One of the most troublesome medical problems today is infection of prosthetic devices with organisms that form polysaccharide biofilms. This combined with increasing antimicrobial drug resistance is making many infectious diseases incurable. Cryptococcus neoformans is a human-pathogenic fungus that has a polysaccharide capsule and can form biofilms in prosthetic medical devices. We developed a system to study cryptococcal biofilm formation in vitro and studied the effect of antibody to the C. neoformans capsular polysaccharide on this process. C. neoformans biofilm formation was dependent on the presence of a polysaccharide capsule and correlated with the ability of capsular polysaccharide to bind the polystyrene solid support. Protective antibodies prevented biofilm formation whereas nonprotective antibodies were not effective. The mechanism of antibody action involved interference with capsular polysaccharide release from the fungal cell. In contrast, lactoferrin, an effector molecule of innate immune mechanisms, was unable to prevent fungal biofilm formation despite its efficacy against bacterial biofilms. Our results suggest a new role of adaptive humoral immunity whereby some antibodies can inhibit biofilm formation by encapsulated organisms. Vaccines that elicit antibody responses to capsular antigens and/or passive transfer of antibodies to microbial polysaccharides may be useful in preventing biofilm formation.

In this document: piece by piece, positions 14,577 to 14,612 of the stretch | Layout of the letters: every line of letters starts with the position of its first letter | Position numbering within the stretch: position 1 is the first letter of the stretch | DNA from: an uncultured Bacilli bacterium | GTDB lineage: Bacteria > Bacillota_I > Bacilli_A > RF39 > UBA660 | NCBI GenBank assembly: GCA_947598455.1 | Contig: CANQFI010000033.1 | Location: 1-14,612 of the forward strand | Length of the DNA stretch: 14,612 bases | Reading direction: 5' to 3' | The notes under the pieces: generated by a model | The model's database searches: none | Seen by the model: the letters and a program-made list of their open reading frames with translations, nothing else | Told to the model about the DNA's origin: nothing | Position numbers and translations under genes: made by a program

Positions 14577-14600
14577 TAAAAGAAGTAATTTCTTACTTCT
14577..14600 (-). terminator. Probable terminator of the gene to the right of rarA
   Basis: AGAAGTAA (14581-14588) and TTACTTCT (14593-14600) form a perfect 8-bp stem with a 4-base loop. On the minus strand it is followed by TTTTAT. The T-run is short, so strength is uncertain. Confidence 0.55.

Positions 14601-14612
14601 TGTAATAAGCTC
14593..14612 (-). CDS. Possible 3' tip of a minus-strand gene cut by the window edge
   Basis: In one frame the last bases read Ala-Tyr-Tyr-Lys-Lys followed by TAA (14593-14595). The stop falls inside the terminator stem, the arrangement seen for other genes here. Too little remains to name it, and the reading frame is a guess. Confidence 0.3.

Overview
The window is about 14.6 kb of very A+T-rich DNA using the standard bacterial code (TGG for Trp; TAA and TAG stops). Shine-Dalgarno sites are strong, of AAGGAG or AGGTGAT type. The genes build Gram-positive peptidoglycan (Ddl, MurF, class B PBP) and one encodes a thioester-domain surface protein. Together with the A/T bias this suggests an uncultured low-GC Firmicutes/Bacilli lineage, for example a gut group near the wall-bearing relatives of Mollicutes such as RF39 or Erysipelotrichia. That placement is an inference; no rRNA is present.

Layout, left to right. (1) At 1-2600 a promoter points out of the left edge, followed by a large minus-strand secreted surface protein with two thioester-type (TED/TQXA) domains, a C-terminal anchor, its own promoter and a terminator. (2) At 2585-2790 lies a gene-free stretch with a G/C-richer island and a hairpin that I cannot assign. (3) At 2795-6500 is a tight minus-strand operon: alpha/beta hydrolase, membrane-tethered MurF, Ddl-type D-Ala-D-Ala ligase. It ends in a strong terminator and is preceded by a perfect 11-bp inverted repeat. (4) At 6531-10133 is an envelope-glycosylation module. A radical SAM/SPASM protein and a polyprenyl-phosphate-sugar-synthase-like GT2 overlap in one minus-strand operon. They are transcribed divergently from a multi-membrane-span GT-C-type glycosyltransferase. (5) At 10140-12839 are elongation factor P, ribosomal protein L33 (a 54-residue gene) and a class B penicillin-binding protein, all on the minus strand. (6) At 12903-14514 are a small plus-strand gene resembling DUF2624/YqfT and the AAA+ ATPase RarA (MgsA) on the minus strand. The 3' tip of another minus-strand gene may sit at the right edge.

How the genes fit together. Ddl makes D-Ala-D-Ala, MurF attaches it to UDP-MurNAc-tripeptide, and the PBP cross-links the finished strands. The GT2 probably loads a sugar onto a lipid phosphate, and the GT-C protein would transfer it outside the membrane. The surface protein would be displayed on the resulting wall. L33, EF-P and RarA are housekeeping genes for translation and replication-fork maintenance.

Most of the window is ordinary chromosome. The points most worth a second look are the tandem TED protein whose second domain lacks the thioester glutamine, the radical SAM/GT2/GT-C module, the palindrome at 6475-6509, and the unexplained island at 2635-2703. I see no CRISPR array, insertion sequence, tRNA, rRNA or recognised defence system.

ASJC Scopus subject areas
- Infectious Diseases